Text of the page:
Two APs with same SSID

Dear all,
Apologies in advance for this noob question, but, what is the best setup for having two APs on with the same SSID? I have two separate floors and have the issue that the devices downstairs 'hang onto' the APs upstairs, resulting in a bad signal. 
Is there any standard way to avoid this?
I currently have this device upstairs:
https://www.tp-link.com/us/business-networking/ceiling-mount-access-point/eap225-wall/
And this one downstairs:
https://www.conrad.com/p/devolo-business-solutions-wifi-pro-1200i-poe-wi-fi-access-point-12-gbps-24-ghz-5-ghz-1426120
The one upstairs is newer and was thinking of simply getting a second one, replacing the one downstairs in the hope of solving the problem. 
i could also get a 'controller' but understand that might be overkill for two devices. 
so, in summary, is there any way of dealing with the 'handover' effectively between APs?
Thanks in advance for any hints.

Answers

  • LlamaThumperLlamaThumper Member Posts: 3
    First Comment Photogenic
    Dear all,
    Apologies in advance for this noob question, but, what is the best setup for having two APs on with the same SSID? I have two separate floors and have the issue that the devices downstairs 'hang onto' the APs upstairs, resulting in a bad signal. 
    Is there any standard way to avoid this?
    I currently have this device upstairs:
    https://www.tp-link.com/us/business-networking/ceiling-mount-access-point/eap225-wall/
    And this one downstairs:
    https://www.conrad.com/p/devolo-business-solutions-wifi-pro-1200i-poe-wi-fi-access-point-12-gbps-24-ghz-5-ghz-1426120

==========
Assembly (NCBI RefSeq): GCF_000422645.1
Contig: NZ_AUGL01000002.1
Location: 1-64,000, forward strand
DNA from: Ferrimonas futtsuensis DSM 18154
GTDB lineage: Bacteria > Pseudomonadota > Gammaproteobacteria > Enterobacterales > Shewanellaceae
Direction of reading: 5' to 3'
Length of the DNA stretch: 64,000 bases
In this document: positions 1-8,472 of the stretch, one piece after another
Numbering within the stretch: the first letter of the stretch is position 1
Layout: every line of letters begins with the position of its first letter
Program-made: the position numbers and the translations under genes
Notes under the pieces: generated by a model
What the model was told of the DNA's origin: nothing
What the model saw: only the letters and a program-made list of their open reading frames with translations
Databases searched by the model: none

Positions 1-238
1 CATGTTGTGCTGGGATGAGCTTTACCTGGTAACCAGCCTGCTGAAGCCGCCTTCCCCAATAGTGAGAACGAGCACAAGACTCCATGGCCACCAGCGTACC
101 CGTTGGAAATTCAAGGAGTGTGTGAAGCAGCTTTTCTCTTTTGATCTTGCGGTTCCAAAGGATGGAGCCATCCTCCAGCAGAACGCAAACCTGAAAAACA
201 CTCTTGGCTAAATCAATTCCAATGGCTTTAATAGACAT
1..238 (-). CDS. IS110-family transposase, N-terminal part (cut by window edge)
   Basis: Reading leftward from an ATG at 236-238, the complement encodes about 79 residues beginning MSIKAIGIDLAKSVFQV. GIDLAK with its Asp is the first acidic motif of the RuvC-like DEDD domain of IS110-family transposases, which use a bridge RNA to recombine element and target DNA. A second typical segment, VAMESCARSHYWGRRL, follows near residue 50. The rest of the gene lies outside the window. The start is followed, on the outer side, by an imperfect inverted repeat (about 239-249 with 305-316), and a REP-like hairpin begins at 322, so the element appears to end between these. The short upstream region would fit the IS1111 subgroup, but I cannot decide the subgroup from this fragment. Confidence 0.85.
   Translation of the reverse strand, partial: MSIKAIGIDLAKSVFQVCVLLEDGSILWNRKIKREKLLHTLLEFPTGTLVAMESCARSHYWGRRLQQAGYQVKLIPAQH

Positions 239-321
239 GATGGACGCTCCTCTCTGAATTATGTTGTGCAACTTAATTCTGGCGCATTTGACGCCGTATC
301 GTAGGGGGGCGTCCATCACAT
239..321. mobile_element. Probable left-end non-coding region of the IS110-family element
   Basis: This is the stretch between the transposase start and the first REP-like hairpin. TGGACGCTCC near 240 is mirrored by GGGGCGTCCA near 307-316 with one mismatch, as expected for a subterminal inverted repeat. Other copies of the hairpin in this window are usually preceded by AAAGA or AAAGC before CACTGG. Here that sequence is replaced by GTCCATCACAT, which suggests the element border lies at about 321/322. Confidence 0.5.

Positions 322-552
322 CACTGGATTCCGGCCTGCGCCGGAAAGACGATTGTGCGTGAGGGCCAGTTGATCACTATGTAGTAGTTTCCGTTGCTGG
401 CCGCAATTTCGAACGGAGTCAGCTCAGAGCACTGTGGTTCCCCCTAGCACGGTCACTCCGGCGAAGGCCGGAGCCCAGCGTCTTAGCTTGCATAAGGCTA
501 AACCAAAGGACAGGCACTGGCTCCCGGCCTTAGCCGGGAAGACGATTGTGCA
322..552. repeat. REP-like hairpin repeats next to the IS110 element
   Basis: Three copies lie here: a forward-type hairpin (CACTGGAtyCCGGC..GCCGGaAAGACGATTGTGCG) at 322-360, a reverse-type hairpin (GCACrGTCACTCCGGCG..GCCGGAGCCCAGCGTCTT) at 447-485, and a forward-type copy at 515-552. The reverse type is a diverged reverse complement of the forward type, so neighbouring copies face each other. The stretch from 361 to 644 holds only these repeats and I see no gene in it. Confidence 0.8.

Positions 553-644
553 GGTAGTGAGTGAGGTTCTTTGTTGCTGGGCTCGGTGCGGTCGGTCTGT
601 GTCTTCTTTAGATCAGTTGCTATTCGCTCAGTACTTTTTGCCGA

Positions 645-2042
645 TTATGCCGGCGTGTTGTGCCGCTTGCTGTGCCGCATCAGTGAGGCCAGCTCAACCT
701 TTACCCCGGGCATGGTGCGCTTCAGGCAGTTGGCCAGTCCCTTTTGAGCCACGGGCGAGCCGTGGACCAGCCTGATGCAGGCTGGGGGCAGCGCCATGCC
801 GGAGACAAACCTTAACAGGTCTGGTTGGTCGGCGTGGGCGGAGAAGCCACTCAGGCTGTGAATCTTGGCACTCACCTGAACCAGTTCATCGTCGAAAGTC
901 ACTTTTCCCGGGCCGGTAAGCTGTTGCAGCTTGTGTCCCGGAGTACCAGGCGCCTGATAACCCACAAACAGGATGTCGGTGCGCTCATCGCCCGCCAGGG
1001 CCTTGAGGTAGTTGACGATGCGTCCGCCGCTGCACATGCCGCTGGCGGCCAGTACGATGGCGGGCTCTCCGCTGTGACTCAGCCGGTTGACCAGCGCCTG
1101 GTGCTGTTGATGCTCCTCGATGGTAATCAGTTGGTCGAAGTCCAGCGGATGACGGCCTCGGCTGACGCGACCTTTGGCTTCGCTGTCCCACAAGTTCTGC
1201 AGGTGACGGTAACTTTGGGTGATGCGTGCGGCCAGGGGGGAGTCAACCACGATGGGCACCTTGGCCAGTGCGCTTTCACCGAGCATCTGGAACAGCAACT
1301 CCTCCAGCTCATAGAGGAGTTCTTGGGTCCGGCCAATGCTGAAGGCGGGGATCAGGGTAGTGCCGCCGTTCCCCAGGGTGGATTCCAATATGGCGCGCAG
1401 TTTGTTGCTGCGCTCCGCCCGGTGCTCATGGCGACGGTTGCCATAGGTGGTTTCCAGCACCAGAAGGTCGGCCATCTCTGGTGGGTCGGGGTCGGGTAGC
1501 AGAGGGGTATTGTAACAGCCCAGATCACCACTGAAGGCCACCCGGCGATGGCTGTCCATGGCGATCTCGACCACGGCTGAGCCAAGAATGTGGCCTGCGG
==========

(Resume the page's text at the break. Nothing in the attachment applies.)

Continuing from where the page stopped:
The one upstairs is newer and was thinking of simply getting a second one, replacing the one downstairs in the hope of solving the problem. 
    i could also get a 'controller' but understand that might be overkill for two devices. 
    so, in summary, is there any way of dealing with the 'handover' effectively between APs?
    Thanks in advance for any hints.
  • MarcMarc Moderator, Beta Tester Posts: 1,801
    100 Answers 1000 Comments 500 Likes 250 Agrees
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    @LlamaThumper , no its generally not a good practice unless you are using a mesh setup or your router support specifically using the same SSID between multiple access points.  The two unrelated nodes will clash if they are not meant to support this.  Mesh networks specifically support seamless roaming, assuming the host your using does as well and that will allow you to roam and the device your using find the most appropriate node to connect to.
    Thats Daphnee, she's a good dog...
    ShadyGrady
  • Bud80Bud80 Member Posts: 2
    Photogenic First Comment
    It's the endpoint that makes the decision to roam, so even if you were to go with a controller/mesh solution, you might still run into the same problem to where the endpoint will "stick" to the old AP with a much weaker signal.  We've had to deal with this in the Enterprise since the inception of 802.11.  Could you simply disable/reenable the adapter to force association to the closer AP or will the type of applications you run not support that?